All Sorbitans within this category represent esters which are known to hydrolyse into carboxylic acids and alcohols (Müller-Esterl 2004). Therefore, it seems reasonable to suppose that Sorbitans hydrolyse to D-glucitol and fatty acids under physiological conditions as proven for Sorbitan stearate and Anhydro-D-glucitol trioleate (Sorbitan trioleate) in in vitro (Krantz 1951) and in vivo studies (Wick 1953a/b) (see chapter 7.1). Thus, it is feasible to evaluate the probable metabolites, D-glucitol and fatty acids, as read across analogues in regard to genetic toxicity. D-glucitol is included in Annex IV of the Regulation 1907/2006/EC and thus sufficient information is known to consider it as non-hazardous because of intrinsic properties. Thus, D-glucitol is exempted from the registration under the Regulation 1907/2006/EC. Further, D-glucitol is listed in the GRAS register (generally recognised as safe substance) in the United States and is therefore considered to cause minimum risk. In addition, D-glucitol is intentionally used as food additive in order to substitute sugar (Subcommittee on Review of the GRAS list (Phase II) 1972). It is also a naturally occurring substance found in apples, pears, peaches and prunes (Griffin and Lynch 1968, Informatics Inc. 1972).

Moreover, all Sorbitans within this category are esterified with unsaturated C8 to C18 fatty acids or a saturated C18 fatty acid, respectively, which represent naturally occurring substances in either vegetable or animal fat and consequently daily taken up by humans via food. Vegetable and animal fats are listed on Annex V of the REACh regulation and exempted from registration. Further, fatty acids are found as physiological components in the human body. In particular, C16 and C18 fatty acids are necessary for the formation of lipid bilayers of cell membranes (Müller-Esterl 2004).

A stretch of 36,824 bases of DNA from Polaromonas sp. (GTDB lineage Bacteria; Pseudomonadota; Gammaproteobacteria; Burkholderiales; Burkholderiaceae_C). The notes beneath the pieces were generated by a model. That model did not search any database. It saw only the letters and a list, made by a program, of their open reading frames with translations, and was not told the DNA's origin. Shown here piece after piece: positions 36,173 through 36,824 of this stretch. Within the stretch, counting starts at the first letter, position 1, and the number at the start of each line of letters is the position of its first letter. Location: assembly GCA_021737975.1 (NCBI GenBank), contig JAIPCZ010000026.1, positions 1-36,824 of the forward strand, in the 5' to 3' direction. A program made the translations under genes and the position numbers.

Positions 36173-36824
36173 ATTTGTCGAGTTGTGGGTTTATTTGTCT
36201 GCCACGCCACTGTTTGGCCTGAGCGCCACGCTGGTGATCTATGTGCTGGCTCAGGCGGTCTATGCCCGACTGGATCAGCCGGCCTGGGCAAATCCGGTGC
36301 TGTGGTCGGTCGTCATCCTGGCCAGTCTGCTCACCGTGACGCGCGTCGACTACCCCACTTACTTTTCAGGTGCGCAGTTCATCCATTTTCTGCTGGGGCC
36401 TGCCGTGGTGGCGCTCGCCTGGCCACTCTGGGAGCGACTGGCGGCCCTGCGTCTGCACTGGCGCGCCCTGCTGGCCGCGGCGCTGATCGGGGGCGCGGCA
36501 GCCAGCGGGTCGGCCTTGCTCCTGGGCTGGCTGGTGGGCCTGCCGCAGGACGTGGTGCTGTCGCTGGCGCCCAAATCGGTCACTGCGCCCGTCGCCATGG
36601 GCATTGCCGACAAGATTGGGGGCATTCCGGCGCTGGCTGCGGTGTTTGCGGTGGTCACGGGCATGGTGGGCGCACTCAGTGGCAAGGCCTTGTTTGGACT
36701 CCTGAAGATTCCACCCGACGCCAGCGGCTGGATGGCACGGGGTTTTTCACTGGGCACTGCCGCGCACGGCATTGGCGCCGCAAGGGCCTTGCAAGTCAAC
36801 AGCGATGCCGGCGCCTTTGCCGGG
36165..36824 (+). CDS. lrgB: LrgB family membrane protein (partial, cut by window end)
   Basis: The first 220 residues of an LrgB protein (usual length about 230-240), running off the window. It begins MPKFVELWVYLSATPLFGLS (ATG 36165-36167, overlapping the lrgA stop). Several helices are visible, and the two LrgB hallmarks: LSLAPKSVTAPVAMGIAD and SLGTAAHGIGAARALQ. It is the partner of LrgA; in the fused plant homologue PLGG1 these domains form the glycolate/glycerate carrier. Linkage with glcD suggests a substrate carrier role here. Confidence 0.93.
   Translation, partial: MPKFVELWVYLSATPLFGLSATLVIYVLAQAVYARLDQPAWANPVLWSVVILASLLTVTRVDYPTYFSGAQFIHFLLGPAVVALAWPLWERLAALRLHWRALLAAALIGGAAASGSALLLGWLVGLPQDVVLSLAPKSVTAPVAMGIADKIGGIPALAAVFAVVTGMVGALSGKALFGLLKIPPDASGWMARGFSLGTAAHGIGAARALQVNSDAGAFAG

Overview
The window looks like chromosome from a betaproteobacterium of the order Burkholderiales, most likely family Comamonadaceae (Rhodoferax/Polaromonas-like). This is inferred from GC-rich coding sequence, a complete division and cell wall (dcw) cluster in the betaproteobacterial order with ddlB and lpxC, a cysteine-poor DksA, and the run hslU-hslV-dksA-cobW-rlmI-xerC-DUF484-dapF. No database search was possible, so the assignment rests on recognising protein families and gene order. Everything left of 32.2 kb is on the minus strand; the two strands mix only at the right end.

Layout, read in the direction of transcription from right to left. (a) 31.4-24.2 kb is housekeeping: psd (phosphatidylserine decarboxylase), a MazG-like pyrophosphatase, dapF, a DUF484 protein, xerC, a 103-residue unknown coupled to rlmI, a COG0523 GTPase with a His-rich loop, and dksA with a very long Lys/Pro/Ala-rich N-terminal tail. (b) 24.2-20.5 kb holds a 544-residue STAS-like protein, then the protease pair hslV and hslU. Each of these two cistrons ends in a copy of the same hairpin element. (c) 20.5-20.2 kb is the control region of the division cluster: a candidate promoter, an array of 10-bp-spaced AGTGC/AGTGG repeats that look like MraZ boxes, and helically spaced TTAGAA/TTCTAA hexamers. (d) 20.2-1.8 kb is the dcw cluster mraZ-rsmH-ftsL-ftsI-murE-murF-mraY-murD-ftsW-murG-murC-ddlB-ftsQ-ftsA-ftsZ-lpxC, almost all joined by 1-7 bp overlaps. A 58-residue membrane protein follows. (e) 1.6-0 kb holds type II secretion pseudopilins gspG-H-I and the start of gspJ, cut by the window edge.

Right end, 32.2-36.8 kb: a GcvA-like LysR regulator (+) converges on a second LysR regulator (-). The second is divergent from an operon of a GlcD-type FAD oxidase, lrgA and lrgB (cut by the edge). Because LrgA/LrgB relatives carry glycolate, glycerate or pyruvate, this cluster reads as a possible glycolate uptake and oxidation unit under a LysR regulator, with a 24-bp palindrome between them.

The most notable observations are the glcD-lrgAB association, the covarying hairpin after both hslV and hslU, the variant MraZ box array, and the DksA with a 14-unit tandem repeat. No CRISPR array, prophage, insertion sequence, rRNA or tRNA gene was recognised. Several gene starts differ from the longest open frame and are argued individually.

Reproductive Toxicity

For D-glucitol, a non-guideline three-generation study in rats was performed (RL2, MacKenzie 1986). 2.5, 5 and 10% of the test substance were continuously administered to rats (12 males and 24 females per group) via food for 33 (P), 38 (F1) and 27 (F2) weeks, respectively. The doses corresponded to 2000, 4000 and 8000 mg/kg bw/d (based on an average daily food uptake of 20 g and average body weight of 250 g). Control animals received the plain diet. In the F1 generation reduced food consumption in males and sporadic variations in food consumption in females were observed. Reduced body weight gain was determined in all generations in both sexes, with a more marked effect in females than in males and in the P than in the F1 and F2 generations. During gestation, body weight gain of dams was unaffected, but a significantly higher body weight gain was determined for the 10% dose group during lactation. Serum calcium levels were elevated in P males and females exposed to 10% test substance and in F1 males exposed to 5 or 10% D-glucitol. T3 and TSH levels in F3 animals slightly differed from control animals without consistent pattern. At gross pathology, between group variations of gonadal weights were observed but considered to have no toxicological significance because they lacked consistency and were not accompanied by any histologically-evident changes. Caecal enlargement was observed in all animals. Reduced spleen weights in high-dose females of the F1 and F3 were observed as well as higher mean weights of the ovaries in P females and of the testes of F2 males. Since effects were observed by chance and not observed in other generations and they were not associated with mircroscopically detectable abnormalities, they were not assumed to be treatment-related. No effects on fertility for male and females of all groups and generations were observed. This was based on the mean number of days to mate and the mean length of gestation that was unaffected in all groups and generations. With regard to the observed effects described above, a NOAEL of1000 mg/kg bw/d for systemic toxicity and fertility was set.

In another three generation study which was also performed with D-glucitol, rats were orally treated with 5% test substance in the diet, corresponding to 5000 mg/kg bw/d (calculation based on the assumption of an average body weight of 200 g and a food consumption of 20 g/animal) (Ellis 1943). No effects on body weight development were seen and no abnormalities were observed at gross pathology and histopathology. No data was given on reproductive performance. However, no effects on litter size in any generation was found and a NOAEL for systemic toxicity and fertility of 5000 mg/kg bw/d was identified.